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State v. Hubbs

Decided: November 28, 1961.


Conford, Freund and Labrecque. The opinion of the court was delivered by Conford, S.j.a.d.


These are consolidated appeals from (1) a sentence of defendant by the Middlesex County Court to imprisonment upon a jury conviction of embezzlement contrary to N.J.S. 2A:102-5; and (2) the denial of defendant's motion for a new trial and in arrest of judgment and from an earlier municipal court order which bound defendant over for grand jury action on a different charge.

Defendant and the complaining witness, Margaret A. Rocky (Mrs. Margaret A. Williams at the time of trial), met in January 1953 while she was a student nurse and

he a part-time orderly at St. Peter's Hospital in New Brunswick. He then and thereafter also held a full-time job with E.R. Squibb & Company. Miss Rocky graduated from the training course in September 1953, but continued to work as a graduate nurse at the hospital except for a short period during which she was engaged as an office nurse for a physician.

Defendant and Miss Rocky began seeing each other steadily in January 1954 and were formally betrothed Christmas Day, 1954. The engagement was destined to be a long one, but without the normal happy ending. Miss Rocky testified on behalf of the State that early in 1954, during discussion of her prospective education at college, for which she had been awarded a partial scholarship, defendant suggested that she "ought to start saving" about $25 per week. At the time she was being paid by the hospital at about the rate of $50 per week. Under the suggested plan, accordingly, she began in March 1954 to deliver $50 every two weeks to defendant, who was to hold it for her in her "fund." After their decision to marry, the college plans were abandoned and the fund was to be for her marriage and future.

While employed by the hospital, so she testified, she generally gave defendant her pay checks to cash. He would retain $50 and give her the balance. Sometimes she cashed the checks herself and gave defendant the $50 in cash. For a six-month period, when she was paid weekly as an office nurse, and from June or July 1958, when she became a private duty nurse and was paid directly by the patients, the frequency of payments and the amounts varied, but the pattern of turning money over to defendant regularly for him to hold for her remained the same. In addition, she gave him a $700 check that she received in settlement of a personal injury claim and loaned him $300, which she borrowed from a bank, at his insistence, to pay taxes on his property. Both the $700 and the $300 (upon repayment) were supposed to be added to her fund.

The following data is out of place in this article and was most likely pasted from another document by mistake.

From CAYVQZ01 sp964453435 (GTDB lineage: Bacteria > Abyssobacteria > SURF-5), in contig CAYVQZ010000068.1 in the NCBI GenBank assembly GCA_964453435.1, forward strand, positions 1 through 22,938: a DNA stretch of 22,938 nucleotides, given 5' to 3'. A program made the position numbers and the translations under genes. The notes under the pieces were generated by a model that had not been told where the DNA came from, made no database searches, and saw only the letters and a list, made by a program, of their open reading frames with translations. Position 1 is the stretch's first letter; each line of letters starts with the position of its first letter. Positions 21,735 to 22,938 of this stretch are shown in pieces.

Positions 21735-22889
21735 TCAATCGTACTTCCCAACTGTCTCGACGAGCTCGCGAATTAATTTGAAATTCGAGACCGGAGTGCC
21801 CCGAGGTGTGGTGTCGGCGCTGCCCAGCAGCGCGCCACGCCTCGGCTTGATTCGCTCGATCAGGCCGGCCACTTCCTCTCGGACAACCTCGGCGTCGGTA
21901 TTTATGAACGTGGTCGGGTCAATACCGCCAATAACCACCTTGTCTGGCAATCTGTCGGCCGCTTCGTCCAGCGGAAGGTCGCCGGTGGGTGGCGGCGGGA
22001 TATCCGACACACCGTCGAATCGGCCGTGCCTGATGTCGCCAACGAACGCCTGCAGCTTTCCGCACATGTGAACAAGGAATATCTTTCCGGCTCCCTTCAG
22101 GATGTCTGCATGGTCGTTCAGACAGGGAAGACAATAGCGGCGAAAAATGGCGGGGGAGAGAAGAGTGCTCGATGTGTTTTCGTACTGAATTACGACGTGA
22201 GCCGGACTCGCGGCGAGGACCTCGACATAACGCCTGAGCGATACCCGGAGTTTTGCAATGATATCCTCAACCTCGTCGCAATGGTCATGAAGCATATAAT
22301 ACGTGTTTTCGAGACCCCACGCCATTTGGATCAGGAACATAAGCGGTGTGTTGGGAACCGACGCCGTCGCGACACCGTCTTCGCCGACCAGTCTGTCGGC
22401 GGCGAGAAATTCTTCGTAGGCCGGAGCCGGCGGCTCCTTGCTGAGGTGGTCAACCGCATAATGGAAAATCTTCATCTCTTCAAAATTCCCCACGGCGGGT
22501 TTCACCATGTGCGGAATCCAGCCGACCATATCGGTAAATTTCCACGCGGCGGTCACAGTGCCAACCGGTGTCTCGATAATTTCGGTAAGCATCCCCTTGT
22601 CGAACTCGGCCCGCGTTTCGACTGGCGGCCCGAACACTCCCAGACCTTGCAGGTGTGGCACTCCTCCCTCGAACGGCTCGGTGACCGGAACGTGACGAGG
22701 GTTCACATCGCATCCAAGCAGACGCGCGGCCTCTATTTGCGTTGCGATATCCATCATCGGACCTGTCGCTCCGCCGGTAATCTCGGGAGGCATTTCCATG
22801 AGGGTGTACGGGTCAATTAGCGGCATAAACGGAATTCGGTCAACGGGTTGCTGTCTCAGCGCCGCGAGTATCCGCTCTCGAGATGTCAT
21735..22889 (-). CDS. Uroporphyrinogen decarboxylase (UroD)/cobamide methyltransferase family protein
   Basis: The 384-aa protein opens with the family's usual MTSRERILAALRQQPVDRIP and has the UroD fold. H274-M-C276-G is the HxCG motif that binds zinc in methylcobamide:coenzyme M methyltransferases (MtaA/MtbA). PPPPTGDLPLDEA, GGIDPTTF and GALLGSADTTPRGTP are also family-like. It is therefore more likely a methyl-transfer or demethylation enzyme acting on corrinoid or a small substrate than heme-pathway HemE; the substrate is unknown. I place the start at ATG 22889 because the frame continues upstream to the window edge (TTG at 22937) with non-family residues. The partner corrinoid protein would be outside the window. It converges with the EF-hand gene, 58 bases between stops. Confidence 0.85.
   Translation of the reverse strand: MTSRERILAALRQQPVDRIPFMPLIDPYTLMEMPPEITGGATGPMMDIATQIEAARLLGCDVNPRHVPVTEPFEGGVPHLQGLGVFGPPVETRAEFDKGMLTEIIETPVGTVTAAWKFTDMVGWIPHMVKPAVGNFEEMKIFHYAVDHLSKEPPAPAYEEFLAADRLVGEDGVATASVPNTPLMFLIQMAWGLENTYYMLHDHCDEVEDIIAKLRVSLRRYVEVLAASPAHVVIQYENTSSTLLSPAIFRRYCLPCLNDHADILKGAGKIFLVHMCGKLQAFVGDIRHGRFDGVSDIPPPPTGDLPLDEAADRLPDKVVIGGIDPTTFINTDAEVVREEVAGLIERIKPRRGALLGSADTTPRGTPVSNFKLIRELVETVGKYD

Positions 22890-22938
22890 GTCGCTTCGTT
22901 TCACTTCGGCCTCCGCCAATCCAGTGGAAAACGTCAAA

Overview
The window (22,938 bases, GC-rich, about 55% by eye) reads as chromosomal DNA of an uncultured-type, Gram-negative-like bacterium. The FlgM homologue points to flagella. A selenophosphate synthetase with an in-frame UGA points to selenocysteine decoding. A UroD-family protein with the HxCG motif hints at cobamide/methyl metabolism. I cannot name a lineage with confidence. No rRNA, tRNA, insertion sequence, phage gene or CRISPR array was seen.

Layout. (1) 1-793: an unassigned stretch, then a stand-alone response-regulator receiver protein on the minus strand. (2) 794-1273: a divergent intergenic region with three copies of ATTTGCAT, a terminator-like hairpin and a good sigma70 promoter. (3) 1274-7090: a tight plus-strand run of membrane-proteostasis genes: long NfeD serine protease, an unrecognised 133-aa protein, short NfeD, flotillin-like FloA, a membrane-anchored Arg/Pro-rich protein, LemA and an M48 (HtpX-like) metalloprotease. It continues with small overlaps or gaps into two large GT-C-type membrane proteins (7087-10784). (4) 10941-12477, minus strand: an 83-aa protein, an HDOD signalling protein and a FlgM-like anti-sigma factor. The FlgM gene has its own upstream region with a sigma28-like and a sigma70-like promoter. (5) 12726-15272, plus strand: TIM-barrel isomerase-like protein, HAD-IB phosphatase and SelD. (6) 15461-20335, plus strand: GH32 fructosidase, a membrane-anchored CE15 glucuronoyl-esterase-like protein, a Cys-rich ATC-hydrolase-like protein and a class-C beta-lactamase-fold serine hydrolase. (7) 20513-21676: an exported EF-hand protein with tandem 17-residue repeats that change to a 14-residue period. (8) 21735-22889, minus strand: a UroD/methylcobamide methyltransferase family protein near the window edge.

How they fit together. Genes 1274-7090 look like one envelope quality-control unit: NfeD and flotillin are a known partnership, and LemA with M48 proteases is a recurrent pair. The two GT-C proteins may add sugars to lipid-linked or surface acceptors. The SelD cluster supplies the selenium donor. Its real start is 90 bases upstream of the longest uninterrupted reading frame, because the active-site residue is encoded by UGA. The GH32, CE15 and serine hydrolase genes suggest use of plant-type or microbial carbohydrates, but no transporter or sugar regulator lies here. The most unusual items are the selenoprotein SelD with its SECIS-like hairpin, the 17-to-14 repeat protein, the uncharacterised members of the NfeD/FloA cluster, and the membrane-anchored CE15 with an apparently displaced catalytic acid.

She occasionally requested an accounting, but defendant would give her none except to say he had the money in a bank, without identifying it. She grew increasingly uneasy about defendant's constant refusal to set a wedding date and his unending excuses for delay. Finally, on July 31, 1959, she insistently demanded he fix a wedding date and return her money, but defendant refused to do either, saying, as to the marriage, that he had "some problems," and, as to the money, "things will straighten out. Don't worry about it." Later, in August 1959, he said that if she would "keep quiet" he would return $5,000 of the money, but that she would have to wait for it. This was unsatisfactory to her. Her records indicated that by October 29, 1958, she had turned over to him a total of $7,076.

In defense, defendant categorically denied retaining any of Miss Rocky's money or maintaining a savings fund for her. He admitted cashing her checks, but said that he did it only as a convenience for her. He would either cash the checks and remit the full amount to her, or would pay her out of his cash on hand and then cash the checks to reimburse himself.

Other evidence in the case included most of the cashed checks with defendant's indorsements, and testimony going to the credibility of the complaining witness and the defendant and as to the relative affluence of the defendant, not necessary to be here detailed.


We deal first with defendant's contention that the State was estopped from procuring an indictment and conviction of him for embezzlement because the original complaint against him was for obtaining money by false pretenses.

Miss Rocky did not "keep quiet" about her grievances against defendant. On September 1, 1959 she swore out a complaint against her former fiance in which she alleged that he "knowingly ...

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